It can be hard to grasp the depth and breadth of Marvin Gaye’s career. He seems to have lived one of those kaleidoscopic lives that could only have occurred at the birth of modern pop and celebrity culture: starting as a session singer for Chuck Berry before songwriting and drumming for Motown groups such as the Marvelettes and the Miracles; earning his stripes as a duettist with Kim Weston and Tammi Terrell and then breaking out on his own, first as a tentative R&B man and then as a socially conscious soul auteur and hedonistic sex symbol. And then, at the age of 44, he was shot dead by his father.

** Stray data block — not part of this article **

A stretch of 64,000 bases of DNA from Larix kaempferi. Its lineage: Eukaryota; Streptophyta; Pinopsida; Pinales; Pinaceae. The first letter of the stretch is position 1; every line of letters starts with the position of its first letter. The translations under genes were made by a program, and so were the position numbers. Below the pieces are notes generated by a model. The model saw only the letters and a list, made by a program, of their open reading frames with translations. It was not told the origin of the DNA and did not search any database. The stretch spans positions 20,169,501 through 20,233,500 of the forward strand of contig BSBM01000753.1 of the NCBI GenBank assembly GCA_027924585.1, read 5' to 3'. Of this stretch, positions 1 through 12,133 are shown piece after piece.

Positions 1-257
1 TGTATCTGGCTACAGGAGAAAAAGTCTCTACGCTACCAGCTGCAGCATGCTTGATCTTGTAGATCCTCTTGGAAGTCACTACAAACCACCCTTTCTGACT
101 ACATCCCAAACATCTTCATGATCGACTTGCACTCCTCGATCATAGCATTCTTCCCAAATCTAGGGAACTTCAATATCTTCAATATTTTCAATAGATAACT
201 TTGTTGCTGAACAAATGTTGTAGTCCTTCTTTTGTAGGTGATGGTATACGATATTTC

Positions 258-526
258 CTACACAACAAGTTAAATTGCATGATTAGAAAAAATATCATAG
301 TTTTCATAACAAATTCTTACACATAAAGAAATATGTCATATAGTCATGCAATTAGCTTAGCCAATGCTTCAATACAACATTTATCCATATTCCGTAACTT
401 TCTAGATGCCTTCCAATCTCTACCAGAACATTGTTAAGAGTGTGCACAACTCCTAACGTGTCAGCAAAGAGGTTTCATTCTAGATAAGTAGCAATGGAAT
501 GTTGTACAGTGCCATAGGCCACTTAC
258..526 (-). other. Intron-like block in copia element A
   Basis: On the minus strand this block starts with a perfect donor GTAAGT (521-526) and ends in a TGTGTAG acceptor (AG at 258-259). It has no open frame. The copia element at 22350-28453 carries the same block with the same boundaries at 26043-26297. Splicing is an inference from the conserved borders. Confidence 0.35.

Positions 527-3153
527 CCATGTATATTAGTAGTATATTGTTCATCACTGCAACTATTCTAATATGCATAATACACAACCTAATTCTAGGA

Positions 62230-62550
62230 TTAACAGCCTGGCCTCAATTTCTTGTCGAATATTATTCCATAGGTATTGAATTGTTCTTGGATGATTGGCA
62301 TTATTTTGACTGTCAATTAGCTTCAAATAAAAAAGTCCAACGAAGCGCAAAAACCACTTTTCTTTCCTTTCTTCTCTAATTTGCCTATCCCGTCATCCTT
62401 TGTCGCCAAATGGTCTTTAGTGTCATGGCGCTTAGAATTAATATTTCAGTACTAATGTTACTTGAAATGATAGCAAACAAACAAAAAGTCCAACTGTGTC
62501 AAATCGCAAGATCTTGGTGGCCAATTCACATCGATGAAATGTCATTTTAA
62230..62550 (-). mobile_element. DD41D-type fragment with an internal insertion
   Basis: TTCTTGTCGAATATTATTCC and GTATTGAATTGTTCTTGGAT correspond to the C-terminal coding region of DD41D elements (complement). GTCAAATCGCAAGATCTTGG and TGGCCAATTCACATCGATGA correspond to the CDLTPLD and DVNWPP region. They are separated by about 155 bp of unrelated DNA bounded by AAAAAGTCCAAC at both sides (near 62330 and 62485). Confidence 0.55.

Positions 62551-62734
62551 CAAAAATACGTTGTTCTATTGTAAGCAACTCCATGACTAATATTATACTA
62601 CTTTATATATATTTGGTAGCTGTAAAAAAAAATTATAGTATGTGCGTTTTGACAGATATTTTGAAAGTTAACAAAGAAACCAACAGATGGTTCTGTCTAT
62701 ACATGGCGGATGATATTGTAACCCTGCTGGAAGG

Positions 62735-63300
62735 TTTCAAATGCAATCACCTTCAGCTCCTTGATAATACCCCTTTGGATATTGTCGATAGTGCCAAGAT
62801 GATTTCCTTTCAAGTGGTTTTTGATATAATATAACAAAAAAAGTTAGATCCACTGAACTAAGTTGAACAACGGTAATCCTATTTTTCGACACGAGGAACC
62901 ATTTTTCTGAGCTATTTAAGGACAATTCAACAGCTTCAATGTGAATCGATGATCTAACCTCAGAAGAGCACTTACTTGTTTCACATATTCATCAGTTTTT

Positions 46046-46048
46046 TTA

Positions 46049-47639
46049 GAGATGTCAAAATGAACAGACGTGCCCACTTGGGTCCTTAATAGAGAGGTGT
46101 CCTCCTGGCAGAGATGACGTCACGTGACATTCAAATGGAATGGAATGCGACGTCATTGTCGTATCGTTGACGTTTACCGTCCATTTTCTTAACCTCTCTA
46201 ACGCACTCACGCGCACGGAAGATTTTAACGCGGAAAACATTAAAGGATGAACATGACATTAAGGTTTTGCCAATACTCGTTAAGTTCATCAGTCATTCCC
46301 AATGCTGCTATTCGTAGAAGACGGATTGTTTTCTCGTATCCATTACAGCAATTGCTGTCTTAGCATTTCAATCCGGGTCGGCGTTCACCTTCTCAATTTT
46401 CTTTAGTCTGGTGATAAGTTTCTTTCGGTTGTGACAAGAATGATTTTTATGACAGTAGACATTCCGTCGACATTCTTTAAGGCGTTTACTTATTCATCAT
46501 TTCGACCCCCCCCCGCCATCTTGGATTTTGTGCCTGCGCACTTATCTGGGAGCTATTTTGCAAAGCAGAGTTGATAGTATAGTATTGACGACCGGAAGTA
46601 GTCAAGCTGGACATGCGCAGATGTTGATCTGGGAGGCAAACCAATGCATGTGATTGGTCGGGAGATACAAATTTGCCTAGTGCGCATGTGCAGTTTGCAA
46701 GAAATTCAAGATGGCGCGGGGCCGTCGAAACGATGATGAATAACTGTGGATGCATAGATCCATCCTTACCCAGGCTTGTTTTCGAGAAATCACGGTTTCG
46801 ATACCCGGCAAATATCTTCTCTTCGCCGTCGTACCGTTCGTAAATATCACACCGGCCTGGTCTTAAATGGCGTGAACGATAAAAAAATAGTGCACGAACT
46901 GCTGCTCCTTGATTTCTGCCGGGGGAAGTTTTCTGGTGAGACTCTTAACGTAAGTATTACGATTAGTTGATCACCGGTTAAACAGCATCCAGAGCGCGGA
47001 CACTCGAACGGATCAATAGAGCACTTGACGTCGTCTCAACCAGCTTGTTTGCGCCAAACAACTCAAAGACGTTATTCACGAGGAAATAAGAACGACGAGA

His expansive life is much like his voice: all four octaves of range from honeyed baritone to raspy, yearning tenor (his “tough man voice”) and then the heart-rending, vulnerable falsetto, differing musical personalities contained within the singular liquid runs he would make in his songs. Reconciling these competing expressions would prove to be a lifelong evolution, one that can be traced back to Gaye’s first solo commercial success, 1968’s I Heard It Through the Grapevine.
Read the feature in the Guardian.
[This piece was published on 25/05/20]